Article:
“And so as you hear these words telling you now of my state.
I tell you to enjoy life. I wish I could but it’s too late.” -Ozzy in “Paranoid”

“It is not paranoid to think that there are people out there who may try to kill you if there are indeed people out there who may try to kill you.” SGT Samford Strong

I am told quite often by friends and family that I am paranoid. I don’t argue much because I am! For many years I was a paramedic/firefighter and saw the results of accidents and violent crimes first hand. When I started teaching Krav Maga I decided that if I was going to help people become safe I needed to study exactly what I was making them safe from. I studied real world violence, criminals, horrific crimes, home invasions, psychology, etc. to the point that…I am pretty friggin paranoid!

There are sociopaths out there who don’t look at you as human, they look at you as entertainment. There are scumbags out there who can torture and slaughter your whole family and then go laugh about it. As Stanton Samenow says in his book Inside the Criminal Mind “No matter how a sociopath was made, once made there is no rehabilitation.”

From a blog I wrote a couple of years ago about criminals: “Scumbags are good at what they do. Most have a system down that they follow time and time again, because it works for them. If you are attacked there is an 80% chance that it will be by a recidivist. A recidivist is someone who has been in prison for a violent crime in the past that has been let out (hooray for our awesome judicial system). He has a long list of victims. He will not change for you. You are not human to him. You are a resource. He sees you as the means to an end….you are money, the car, the rape, etc. Begging, pleading, trying to reason, etc. will not work because, again, you aren’t human you are just next. The recidivist considers themselves more important than their victim and their wants more important than following societies rules.

The recidivists do not look at consequences. Jail doesn’t scare them. They live for today because they really don’t expect to live a very long life. Prison is a stop to get medical care, food and shelter. They will continue their victimizing in jail, it’s just a change of scenery to them with a new victim pool. This criminal’s sense of right and wrong is grossly distorted. There is no remorse, no regret and no hesitation to use violence as an end to a means.

Predators are patient to get what they want. They will wait and attack from the greatest advantage they can find. They weren’t loved or nurtured, were abused, had a rough life. This makes the bleeding hearts want to “educate and rehabilitate them”. These people can’t be helped and don’t want help. They hate life and hate you. “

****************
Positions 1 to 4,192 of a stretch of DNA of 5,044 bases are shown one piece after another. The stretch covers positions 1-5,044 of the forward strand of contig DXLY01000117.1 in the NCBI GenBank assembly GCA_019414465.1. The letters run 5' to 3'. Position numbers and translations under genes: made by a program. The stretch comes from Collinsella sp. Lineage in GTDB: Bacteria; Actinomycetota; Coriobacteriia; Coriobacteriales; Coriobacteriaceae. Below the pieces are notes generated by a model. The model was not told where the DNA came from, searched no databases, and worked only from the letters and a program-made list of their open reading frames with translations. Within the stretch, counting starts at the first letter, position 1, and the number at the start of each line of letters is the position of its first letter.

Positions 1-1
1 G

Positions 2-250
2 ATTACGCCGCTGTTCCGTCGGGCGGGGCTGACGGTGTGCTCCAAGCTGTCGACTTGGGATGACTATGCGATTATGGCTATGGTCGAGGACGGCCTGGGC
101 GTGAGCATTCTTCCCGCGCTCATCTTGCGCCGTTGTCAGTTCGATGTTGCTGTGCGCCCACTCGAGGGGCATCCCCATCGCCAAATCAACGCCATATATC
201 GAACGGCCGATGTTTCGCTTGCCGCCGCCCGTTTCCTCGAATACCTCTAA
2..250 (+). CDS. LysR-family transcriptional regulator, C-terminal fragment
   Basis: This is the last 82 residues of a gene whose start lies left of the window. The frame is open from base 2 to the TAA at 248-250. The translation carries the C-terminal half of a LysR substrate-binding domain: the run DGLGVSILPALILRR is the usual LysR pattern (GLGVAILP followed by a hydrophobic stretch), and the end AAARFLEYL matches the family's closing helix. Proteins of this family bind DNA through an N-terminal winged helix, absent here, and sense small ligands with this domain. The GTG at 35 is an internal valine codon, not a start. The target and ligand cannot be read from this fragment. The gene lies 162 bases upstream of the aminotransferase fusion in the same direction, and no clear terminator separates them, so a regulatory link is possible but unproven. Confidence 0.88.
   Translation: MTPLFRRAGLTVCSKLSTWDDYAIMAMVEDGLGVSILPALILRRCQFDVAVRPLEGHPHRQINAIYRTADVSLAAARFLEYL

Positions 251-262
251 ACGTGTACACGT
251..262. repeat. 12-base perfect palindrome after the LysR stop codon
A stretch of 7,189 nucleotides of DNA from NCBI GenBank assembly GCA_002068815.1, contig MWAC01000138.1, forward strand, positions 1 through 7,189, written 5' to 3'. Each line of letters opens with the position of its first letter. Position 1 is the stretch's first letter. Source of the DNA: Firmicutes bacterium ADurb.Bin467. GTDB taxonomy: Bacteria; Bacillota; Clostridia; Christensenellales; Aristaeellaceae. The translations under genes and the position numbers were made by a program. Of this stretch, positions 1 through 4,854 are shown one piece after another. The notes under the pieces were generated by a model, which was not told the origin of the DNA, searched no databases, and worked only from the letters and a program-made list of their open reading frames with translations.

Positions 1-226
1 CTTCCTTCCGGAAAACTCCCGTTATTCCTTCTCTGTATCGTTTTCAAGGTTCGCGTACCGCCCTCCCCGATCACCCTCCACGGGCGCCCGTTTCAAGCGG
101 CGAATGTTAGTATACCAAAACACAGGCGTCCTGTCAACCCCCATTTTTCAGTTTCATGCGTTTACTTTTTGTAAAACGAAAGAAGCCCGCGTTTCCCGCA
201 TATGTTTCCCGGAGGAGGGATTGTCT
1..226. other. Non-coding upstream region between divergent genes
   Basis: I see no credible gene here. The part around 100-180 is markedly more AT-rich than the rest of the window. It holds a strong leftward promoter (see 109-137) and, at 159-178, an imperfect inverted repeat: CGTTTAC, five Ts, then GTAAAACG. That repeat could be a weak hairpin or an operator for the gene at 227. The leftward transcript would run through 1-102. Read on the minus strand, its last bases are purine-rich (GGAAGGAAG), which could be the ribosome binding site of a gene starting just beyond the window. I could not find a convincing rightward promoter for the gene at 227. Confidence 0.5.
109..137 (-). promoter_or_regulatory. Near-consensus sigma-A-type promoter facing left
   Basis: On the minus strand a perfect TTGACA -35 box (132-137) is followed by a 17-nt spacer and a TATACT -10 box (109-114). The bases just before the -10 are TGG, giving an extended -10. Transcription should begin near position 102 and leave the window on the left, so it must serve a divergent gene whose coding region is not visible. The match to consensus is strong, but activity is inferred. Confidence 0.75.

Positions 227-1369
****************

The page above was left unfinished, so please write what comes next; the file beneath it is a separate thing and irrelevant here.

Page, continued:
I’m the type who craves knowledge. I refuse to believe things just because that’s what I was told to believe or because it’s easier to believe. I’d rather be paranoid than have my head in the sand! Most victims of horrible, violent crime never thought that it would happen to them. My wife, back in our dating days, had a job that had her working odd hours and took her to many different cities. One night on the phone (around midnight) she told me that she was going jogging. I assumed she meant on the treadmill at the hotel. The next day I asked her how her jog went. She told me that she ran by a seedy looking bar that didn’t look safe so she turned back. My jaw hit the floor…and I griped at her a good bit! She is a 4.0 college graduate and pretty darned smart. To do something like that was stupid. She was the type that just thought bad things happened to other people. Now that she has a kid and has lived with me for several years she is a bit more “paranoid”!

Paranoid keeps me looking around. Paranoid keeps bad habits from forming. Paranoid keeps me vigilant. Paranoid is a good thing! BE SAFE!



This blog from a year or so ago gets more searches and reads than any other past blog. Here are my all time fave self defense quotes (with a few new ones added);

“Voilence of motion trumps technique” Unknown

“However beautiful the strategy, you should occasionally look at the results.” – Winston Churchill

“If you want to control variables, hit first. If you don’t or aren’t able to hit first, you better know how to fight”
R. Hoover

“Krav Maga is self defense for dummies and lazy people. Lucky for us that’s 99% of America!” M. Slane

“surviving violent encounters is a matter of mastering fundamentals, being meaner than a junkyard dog and getting lucky.” SGT Brannon Hicks!!